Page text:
The Devastating Effects Of Workplace Bullying

“Being shaken, anxious, stressed, depressed, losing concentration, and reduced productivity, are just some of the symptoms endured by targets of bullying.” ― Annie Clayton

They say if you put two people in a room together for long enough, they’ll find something to disagree about. That’s normal human interaction - no matter how many things we might have in common, we’re all different in many ways too. We’re the product of our individual experiences and there are bound to be factors that divide us.

However, when differences lead to bullying - especially when the perpetrator wields authority, physical dominance, or any other advantage over the victim - there’s no excusing the behavior. It’s abhorrent and dangerous, which is why responsible companies have a zero-tolerance policy towards it. Apart from the obvious health and wellbeing risks, there’s financial fallout too: Associate Professor Bill Sutton of Stanford University asserted in a study that workplace productivity can decline as much as 40% when employees have been subjected to bullying.

It goes without saying that the primary concern for business leaders should be the safety of their people - though (sadly) some are more likely to be incentivized to take action when they consider the negative impacts of the problem on their bottom line.

If anyone needed any more reason than the devastating effect it has on so many people to take workplace bullying more seriously, here are a few cold hard facts:   

Productivity
As the findings of the Stanford University study mentioned above demonstrate, there is direct causation between workplace bullying and reduced productivity. Unhappy workers consistently function below par and are prone to making more mistakes. This impacts not only on their own roles but on those of everyone around them, significantly contributing to stress. A study by Health Advocate shows that a million employees report suffering from low productivity due to stress, which costs companies $600 dollars per worker each year.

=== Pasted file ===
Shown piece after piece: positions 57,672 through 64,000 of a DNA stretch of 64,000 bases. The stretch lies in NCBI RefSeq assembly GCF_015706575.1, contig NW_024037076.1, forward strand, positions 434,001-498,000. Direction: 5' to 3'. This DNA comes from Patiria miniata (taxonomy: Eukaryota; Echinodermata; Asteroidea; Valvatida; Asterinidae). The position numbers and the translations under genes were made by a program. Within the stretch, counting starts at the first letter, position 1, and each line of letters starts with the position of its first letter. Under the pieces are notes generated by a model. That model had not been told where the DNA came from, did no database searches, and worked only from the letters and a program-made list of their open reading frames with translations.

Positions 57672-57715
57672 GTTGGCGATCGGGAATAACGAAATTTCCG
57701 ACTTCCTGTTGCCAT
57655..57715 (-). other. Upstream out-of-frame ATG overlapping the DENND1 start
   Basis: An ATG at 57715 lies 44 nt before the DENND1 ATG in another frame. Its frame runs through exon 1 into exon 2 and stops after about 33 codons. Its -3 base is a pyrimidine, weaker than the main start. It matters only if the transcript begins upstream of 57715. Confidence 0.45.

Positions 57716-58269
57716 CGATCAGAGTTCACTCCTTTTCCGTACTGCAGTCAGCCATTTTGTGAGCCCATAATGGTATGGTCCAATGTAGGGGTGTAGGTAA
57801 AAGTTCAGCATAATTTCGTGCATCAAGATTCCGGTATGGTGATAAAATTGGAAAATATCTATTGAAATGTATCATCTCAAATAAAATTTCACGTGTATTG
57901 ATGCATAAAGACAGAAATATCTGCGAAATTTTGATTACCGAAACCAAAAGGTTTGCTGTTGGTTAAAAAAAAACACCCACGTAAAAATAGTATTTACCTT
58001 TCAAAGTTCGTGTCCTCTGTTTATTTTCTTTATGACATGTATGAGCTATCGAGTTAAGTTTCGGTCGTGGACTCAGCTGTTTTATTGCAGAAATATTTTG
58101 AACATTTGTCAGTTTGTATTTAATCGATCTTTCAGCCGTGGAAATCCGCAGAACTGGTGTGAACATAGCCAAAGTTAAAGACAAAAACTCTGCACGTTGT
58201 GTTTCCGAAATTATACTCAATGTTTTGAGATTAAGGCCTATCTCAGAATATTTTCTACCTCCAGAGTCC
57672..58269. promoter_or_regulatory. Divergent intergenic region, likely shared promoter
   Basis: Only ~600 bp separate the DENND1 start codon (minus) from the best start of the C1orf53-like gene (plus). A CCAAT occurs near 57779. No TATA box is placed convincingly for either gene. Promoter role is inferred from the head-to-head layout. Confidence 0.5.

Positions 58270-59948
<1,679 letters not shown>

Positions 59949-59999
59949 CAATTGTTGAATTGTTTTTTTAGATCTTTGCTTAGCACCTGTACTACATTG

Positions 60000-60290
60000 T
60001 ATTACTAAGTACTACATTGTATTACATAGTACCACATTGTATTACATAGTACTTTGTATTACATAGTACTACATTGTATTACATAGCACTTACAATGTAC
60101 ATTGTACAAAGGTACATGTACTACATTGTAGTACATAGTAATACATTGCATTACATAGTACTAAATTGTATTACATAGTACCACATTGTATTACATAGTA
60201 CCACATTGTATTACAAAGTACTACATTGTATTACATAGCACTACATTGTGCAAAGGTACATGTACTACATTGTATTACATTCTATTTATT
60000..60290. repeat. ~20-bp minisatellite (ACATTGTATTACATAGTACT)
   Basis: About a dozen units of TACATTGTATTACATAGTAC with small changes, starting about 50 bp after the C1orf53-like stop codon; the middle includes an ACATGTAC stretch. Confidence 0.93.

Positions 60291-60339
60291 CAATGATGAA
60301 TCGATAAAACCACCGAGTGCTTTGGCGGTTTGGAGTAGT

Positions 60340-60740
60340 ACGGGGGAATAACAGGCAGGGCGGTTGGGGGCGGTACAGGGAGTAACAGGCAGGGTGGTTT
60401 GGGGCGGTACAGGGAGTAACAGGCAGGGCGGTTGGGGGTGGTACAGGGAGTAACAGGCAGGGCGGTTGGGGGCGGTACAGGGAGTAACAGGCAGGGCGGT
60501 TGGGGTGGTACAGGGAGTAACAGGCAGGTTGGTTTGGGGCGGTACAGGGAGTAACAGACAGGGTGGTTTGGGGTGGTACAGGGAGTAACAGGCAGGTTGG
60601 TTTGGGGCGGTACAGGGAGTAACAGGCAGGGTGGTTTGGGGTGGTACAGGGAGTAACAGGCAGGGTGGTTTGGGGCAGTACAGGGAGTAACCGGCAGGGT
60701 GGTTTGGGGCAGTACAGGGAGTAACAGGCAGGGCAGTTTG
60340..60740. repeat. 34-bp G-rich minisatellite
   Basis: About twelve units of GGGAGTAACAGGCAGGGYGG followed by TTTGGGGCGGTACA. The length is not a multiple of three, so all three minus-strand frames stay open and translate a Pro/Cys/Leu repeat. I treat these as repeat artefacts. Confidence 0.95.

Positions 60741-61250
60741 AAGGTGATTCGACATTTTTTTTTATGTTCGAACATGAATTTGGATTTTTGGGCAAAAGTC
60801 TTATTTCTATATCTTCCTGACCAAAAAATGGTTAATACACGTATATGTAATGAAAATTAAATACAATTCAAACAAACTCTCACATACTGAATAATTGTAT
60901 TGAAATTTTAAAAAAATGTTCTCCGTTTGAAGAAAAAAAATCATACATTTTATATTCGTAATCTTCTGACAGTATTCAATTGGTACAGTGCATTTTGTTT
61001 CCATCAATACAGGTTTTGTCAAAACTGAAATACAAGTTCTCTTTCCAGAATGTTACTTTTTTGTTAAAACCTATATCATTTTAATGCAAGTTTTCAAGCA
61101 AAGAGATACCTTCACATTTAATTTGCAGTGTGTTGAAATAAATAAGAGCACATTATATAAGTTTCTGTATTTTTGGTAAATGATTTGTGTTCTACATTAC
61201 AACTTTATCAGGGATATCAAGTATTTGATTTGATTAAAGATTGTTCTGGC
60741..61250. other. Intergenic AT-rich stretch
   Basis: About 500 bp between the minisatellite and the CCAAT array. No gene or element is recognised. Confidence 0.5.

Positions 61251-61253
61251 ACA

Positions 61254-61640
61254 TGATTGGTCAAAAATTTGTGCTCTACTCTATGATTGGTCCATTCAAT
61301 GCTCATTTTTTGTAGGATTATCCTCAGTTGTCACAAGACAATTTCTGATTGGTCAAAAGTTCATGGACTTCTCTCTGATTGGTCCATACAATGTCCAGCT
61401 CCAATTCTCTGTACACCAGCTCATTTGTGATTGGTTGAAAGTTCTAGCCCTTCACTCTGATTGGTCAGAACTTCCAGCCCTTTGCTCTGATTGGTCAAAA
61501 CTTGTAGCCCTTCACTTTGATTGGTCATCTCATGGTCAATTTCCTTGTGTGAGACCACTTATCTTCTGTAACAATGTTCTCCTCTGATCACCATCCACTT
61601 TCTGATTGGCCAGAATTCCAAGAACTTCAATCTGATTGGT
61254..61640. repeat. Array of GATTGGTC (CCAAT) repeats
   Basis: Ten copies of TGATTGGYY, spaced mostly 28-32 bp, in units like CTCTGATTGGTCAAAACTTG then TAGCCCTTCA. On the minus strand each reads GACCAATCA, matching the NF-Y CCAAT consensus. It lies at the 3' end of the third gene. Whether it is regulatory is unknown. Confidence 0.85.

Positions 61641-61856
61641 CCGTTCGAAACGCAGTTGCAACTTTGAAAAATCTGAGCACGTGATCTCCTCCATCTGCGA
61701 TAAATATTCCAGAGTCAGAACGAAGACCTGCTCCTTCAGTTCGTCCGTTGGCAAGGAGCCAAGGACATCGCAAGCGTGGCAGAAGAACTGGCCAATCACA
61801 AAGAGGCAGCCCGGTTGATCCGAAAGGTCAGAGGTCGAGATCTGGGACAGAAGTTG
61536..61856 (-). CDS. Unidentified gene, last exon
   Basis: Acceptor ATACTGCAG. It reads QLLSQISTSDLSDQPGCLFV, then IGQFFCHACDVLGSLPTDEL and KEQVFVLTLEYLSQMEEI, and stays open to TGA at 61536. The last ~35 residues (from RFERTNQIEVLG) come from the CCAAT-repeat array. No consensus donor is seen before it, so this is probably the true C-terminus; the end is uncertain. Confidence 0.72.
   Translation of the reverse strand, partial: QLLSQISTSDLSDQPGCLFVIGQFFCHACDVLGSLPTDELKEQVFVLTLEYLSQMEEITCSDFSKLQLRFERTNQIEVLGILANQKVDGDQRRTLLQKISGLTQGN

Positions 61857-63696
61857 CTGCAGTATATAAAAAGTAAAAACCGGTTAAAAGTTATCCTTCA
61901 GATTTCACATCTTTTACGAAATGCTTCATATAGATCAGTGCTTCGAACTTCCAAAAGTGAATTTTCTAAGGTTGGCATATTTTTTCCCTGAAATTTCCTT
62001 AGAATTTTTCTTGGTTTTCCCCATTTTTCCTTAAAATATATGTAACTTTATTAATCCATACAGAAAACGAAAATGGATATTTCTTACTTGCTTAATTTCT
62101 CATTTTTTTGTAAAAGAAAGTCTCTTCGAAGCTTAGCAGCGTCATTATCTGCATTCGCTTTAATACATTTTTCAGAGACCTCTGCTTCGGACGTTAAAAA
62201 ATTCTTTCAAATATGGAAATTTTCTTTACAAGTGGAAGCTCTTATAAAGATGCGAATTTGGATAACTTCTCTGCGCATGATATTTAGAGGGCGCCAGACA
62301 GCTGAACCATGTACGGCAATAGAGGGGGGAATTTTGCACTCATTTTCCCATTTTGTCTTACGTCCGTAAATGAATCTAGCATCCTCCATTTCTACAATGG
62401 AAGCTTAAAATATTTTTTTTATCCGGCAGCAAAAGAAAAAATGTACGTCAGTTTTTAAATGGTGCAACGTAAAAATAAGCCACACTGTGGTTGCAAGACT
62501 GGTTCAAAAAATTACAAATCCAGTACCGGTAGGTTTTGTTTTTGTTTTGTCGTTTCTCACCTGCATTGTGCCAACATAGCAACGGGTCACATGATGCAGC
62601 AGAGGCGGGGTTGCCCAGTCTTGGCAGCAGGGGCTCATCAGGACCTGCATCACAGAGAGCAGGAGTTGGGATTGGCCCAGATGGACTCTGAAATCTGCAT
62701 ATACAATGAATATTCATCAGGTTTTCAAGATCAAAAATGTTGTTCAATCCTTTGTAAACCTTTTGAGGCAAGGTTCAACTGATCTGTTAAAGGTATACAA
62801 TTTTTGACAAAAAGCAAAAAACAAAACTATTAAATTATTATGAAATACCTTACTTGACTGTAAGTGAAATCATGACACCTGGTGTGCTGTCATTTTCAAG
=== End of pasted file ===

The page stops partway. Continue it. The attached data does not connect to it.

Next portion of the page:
Talent retention
When bullying at work becomes intolerable and the company is not doing enough to address the problem and protect the victim, they leave. According to a report by CIPD, the professional body for HR and people development, a quarter of employees (24%) believe bullying and harassment are largely ignored in their organization. What’s more, it’s not just the person being bullied who might take their skills elsewhere: Surveys conducted by the University of British Columbia’s Sauder School of Business found that respondents who witness the bullying of their coworkers are even more likely to quit than the actual victims.

Toxic culture
In the absence of effective intervention, workplace bullying can become embedded in the company culture. Bullies who consistently get away with their loathsome behavior feel emboldened not only to continue but to become increasingly more aggressive. The knock-on effect is that others will take the lack of action on the part of the company as an invitation to behave in the same manner. These attitudes will not only wreak havoc in the workplace, they are also liable to manifest in the customer experience.    

Legal and reputational issues
Left to its own devices, there is the real risk that workplace bullying will result in serious repercussions that could include endangerment to the health and even lives not only of those subjected to it but also to the perpetrators. Companies without a well-managed strategy to stamp out this scourge put themselves in legal jeopardy as well as risking the reputation of their brands.

"Workplace bullying ― in any form ― is bad for business. It destroys teamwork, commitment, and morale." ― Tony Morgan